Queensland's CCC details ICT procurement corruption risks


By Dylan Bushell-Embling
Wednesday, 05 September, 2018


Queensland's CCC details ICT procurement corruption risks

The Queensland Crime and Corruption Commission has published a new white paper outlining the corruption risks associated with ICT procurement in government.

According to the report, with the Queensland Government spending over $1.38 billion on ICT projects across its departments, many of which are categorised as critical business risks, the potential consequences of corruption are high.

ICT procurement has long been known as a high-risk area for fraud and corruption, with vulnerabilities having been identified at multiple stages of the procurement process, from initial tendering and selection of providers through to payment and to contract management.

Risks include government employees with influence over ICT procurement being targeted or groomed by private entities seeking to influence the outcome of tender processes — a common sales tactic among some private organisations.

The rapid pace of change in the ICT sector can also “create a minefield for procurement panels who may lack the subject matter knowledge to fully understand proposed ICT solutions and whether products offered by providers can deliver on expectations”, the white paper states.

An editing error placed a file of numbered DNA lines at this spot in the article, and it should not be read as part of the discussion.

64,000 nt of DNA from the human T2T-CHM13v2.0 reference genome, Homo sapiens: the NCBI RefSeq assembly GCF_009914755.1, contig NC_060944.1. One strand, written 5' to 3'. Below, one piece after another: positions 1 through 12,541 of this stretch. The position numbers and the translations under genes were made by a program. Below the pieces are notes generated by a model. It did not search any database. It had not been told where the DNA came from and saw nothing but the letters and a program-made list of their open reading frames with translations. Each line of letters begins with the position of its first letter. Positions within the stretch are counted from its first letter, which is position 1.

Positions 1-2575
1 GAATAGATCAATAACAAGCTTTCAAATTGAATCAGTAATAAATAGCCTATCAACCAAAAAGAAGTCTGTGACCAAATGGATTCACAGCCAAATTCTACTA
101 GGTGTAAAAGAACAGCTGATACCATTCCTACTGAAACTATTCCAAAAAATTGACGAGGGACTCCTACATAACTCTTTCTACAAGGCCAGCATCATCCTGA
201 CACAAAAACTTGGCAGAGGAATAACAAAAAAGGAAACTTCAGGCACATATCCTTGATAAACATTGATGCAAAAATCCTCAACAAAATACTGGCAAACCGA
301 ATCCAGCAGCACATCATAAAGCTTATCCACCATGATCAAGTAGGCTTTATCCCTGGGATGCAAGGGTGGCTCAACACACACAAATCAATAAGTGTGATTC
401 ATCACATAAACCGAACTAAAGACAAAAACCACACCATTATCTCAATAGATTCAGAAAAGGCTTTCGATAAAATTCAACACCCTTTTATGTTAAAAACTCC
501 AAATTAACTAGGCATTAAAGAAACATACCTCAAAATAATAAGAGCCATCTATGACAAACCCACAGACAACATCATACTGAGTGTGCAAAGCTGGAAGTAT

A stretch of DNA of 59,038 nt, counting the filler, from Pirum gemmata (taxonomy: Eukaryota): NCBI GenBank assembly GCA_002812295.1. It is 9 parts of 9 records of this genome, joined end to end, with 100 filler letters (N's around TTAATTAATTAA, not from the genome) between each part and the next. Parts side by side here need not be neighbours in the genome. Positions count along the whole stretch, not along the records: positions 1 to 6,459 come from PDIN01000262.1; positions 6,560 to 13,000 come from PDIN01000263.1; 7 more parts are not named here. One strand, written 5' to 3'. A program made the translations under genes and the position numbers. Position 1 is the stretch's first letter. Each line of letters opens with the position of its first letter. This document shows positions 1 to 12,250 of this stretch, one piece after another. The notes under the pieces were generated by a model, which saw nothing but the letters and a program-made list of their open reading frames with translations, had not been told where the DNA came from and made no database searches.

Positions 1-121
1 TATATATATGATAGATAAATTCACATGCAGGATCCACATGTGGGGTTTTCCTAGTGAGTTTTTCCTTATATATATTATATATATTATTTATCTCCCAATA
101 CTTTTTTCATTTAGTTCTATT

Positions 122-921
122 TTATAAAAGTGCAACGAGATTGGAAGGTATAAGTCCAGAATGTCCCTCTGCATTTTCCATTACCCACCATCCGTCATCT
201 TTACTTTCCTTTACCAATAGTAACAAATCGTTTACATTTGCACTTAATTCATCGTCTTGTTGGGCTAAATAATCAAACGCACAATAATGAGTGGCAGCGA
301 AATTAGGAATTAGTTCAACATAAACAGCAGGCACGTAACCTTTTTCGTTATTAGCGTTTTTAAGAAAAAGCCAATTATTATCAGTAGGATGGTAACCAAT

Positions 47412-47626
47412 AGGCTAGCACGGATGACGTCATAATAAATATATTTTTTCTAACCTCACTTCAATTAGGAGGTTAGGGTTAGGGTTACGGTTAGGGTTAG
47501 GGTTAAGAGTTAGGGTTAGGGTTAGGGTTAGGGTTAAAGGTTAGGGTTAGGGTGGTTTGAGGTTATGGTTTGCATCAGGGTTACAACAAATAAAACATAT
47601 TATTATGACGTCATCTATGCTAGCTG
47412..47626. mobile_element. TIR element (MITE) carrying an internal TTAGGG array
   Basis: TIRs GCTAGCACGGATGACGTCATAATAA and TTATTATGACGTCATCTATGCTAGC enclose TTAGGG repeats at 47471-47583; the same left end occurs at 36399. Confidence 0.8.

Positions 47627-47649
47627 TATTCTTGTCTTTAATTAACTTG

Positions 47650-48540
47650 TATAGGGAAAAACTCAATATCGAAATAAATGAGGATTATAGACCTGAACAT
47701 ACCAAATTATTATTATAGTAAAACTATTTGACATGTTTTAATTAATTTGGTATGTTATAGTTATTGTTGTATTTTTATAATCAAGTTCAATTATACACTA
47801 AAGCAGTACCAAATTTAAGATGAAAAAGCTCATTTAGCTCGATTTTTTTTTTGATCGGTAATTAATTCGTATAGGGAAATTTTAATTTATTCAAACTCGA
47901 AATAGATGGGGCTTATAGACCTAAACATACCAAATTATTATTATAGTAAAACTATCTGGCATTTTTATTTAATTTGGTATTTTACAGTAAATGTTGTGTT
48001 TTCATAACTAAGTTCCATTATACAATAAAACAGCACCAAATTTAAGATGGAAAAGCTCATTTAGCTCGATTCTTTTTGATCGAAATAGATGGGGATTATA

According to the commission, several factors can increase the likelihood of corruption seeping into ICT procurements.

These include a failure of government agencies to adequately plan for significant procurements, the presence of undeclared relationships between ICT providers and government staff, involvement of government staff in secondary employment with entities that benefit from securing government ICT projects and a lack of checks and balances for procurement activities.

Recent actual corruption investigations have centred around employees registering private businesses of a similar nature to their government functions with the goal of receiving outsourced work, registering such businesses in their friends’ or family members’ names, and openly or clandestinely subcontracting themselves to vendors.

The commission has urged government agencies to develop transparent, accountable procurement and contracting processes, complete with risk identification and assessment processes.

Agencies should also be alert to potential grooming of staff by vendors, as well as staffs’ possible conflicts of interest, including in any applications for secondary employment.

Image credit: ©stock.adobe.com/au/jedi-master

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